Check this out:

“Go out in the early days of winter, after the first cold snap of the season. Find a pool of water with a sheet of ice across the top, still fresh and new and clear as glass. Near the shore the ice will hold you. Slide out farther. Farther. Eventually you'll find the place where the surface just barely bears your weight. There you will feel what I felt. The ice splinters under your feet. Look down and you can see the white cracks darting through the ice like mad, elaborate spiderwebs. It is perfectly silent, but you can feel the sudden sharp vibrations through the bottoms of your feet.
That is what happened when Denna smiled at me.” 

So, you ask, why did I just call this gorgeous book a huge disappointment?

Because of its STUPID SEQUEL. See, the thing about this series (which I believe is projected to be a trilogy) is that it starts out with the main character as a disillusioned middle-aged innkeeper who is "waiting to die." Then it has a massive fast-backward to the MC as a kid, and goes from there to describe how he massively messed up his life.

It sounds depressing. And it is. And it sounds like the suspense would be ruined because you already know what happens to him, but it's not. It's just that instead of wondering what will happen, you wonder how it will happen. Also the writing style is so gorgeous that it's hard to stop reading anyway.

Anyway, the problem with the second book, which I'm not even putting on this list because I stopped reading it, is that it takes the main character's flaws too far, and in an explicit direction that was demeaning to women. That put me off the story enough to put it down even though it was so, so good.

In conclusion, it hurts to say this, but DON'T READ THIS BOOK. You will just be disappointed because the second one is so immoral and lame. But The Name of the Wind will nevertheless go down as one of my favorite fantasy books of all time.

Content: PG-13...? (Violence, the occasional bit of explicit language, and a lot of suggestive stuff that would probably push the PG-13 rating. Mostly because the main characters are immature teenage boys.)


Ta-da! Lots of intensity. I think I literally cried over every one of those books, so yeah, you should read them too.  ;P

I will leave you with a highly satisfying gif:

Have you read a particularly awesome or affecting book in the last month or two? And if you've read any of the ones I've just reviewed, what's your opinion?

Sunday, April 16, 2017

Did You Miss Me? Here, Let Me Throw Music At You

It's good to be back.

That being said, suspending technology use during Lent must have been divinely inspired because it was exactly what I needed. Now my attention span is slightly longer than that of a caffeinated goldfish, my to-be-read list has been growing smaller and larger in spurts, as all healthy TBR lists do, and I have realized that my powers of procrastination are such that I can spend a day only checking email and chats and still get nothing done.

It sounds weird, but everything has a new excitement to it. Playing the ukulele or guitar or cello or piano is more fulfilling than it was when I could easily look up YouTube covers instead. Talking to people is more invigorating because it's a way to hear news and someone's unique perspective, and even schoolwork is more interesting because heck, even if it's boring information it's information.

Anyway, yesterday I was practicing a Mumford and Sons song on the guitar (surprise) and I started thinking about how it related to Easter, and I figured that might be an interesting thing to explore in an Easter post. So if you don't like Mumford and Sons or cheesy theological ramblings, feel free to leave and go eat some jelly beans. ;)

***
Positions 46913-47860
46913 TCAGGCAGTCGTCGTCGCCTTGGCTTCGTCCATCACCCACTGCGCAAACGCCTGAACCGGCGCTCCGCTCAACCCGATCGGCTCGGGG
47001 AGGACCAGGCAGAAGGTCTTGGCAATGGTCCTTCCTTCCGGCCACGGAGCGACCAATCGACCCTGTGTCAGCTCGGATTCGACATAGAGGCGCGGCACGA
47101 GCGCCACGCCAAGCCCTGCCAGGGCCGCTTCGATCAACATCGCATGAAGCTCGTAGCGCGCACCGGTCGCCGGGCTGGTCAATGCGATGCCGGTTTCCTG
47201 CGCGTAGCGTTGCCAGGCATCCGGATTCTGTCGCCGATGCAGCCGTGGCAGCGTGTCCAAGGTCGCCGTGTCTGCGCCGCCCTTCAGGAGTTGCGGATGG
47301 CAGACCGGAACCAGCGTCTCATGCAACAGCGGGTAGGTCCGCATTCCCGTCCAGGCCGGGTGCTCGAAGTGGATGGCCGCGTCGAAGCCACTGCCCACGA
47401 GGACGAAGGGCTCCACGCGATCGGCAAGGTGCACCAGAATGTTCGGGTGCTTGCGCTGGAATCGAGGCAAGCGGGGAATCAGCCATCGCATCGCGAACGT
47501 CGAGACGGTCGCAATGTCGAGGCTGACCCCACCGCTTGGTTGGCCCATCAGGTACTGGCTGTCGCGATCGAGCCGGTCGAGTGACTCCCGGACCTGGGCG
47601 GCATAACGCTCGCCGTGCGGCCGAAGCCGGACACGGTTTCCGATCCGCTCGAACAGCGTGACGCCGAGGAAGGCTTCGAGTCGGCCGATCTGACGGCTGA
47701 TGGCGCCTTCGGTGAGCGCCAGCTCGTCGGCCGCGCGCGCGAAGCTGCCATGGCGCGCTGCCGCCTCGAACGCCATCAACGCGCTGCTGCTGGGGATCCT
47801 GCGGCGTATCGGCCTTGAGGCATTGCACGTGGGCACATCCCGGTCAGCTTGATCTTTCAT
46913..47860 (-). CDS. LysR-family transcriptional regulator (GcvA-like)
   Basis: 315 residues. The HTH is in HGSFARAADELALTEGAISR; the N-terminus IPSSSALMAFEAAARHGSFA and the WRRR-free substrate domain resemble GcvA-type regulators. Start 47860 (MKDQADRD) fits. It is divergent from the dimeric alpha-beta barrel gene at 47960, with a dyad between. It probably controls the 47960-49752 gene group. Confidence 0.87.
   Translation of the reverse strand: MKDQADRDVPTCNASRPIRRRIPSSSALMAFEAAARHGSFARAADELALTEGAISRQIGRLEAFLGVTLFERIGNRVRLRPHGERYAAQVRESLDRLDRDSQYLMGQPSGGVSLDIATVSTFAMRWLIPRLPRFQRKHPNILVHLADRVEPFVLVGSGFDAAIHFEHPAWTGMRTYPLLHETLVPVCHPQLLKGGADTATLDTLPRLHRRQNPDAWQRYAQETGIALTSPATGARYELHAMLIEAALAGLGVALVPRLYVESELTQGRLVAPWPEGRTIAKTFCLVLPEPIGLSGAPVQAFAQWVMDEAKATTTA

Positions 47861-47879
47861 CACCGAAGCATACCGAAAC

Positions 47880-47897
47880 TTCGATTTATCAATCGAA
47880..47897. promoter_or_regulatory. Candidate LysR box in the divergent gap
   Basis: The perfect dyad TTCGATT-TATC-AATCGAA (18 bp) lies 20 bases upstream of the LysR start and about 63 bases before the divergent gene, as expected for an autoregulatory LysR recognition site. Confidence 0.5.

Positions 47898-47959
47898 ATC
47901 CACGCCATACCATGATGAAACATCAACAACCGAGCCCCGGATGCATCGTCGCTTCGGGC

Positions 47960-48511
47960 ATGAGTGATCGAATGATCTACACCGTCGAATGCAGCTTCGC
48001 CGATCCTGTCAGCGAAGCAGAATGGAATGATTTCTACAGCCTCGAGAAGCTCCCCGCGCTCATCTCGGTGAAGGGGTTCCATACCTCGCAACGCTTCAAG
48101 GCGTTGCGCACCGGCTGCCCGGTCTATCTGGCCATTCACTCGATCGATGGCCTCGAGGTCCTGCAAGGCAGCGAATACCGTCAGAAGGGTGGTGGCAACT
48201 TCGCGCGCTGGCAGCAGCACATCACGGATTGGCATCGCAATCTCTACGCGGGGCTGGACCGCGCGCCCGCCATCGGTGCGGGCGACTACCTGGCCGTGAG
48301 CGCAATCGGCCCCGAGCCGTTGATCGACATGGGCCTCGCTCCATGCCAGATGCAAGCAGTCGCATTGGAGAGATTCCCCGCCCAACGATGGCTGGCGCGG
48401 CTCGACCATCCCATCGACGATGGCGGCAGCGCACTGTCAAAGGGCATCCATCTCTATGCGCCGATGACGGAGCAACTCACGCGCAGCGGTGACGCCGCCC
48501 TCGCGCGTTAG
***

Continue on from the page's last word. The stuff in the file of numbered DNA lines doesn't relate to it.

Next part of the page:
It's called "The Cave."

*cue cheers from Mumford and Sons fans*

Have a listen/watch:

(This is my vision of London, by the way: bookshops, old piano tuners, and Marcus Mumford crooning/screaming into a microphone.)

Ah, the symbolism.

First off, the references to the cave, which I've heard is supposed to represent Plato's allegory of the cave, but it also works for the cave that Jesus was buried in.

Second, the redemptive lyrics that, as I was thinking about them, could relate to Jesus or to us. The first-person narrator has heroic elements to him, but he is also a sinner in need of redemption. Maybe the chorus could be seen as a dialogue between Jesus and the narrator:

Jesus: "I will hold on hope and I won't let you choke on the noose around your neck."

Narrator: "And I'll find strength in pain and I will change my ways; I'll know my name as it's called again.

I love the "noose around your neck" line because of the mercy implied there. We've tied the noose around our necks by rejecting God's love, but God reaches down in his mercy and, just when we've kicked the box from under our feet, lifts us up. He doesn't let us choke on the evil that we've chosen to get lost in. Instead he saves us with his passion and death...and resurrection.

And when we celebrate the resurrection, it's not enough for us to chill and do nothing. We need to respond to God's love by changing our ways, and even when we fall again, finding strength to keep going, especially when it is painful.

Which brings me to what struck me this Holy Week as the coolest part of the Easter mystery: "I'll find strength in pain" is not only our line, but also Jesus' line. Yes, Jesus was perfect in his divinity, but he was also human and he didn't want to go through the excruciating torture that he went through for us. But he found strength even in his pain, and he prayed that his Father's will be done.

So when we mess up hugely, which I will likely do soon, we can find comfort in the fact that Jesus is right there in the pain and he lifts us up.

Happy Easter.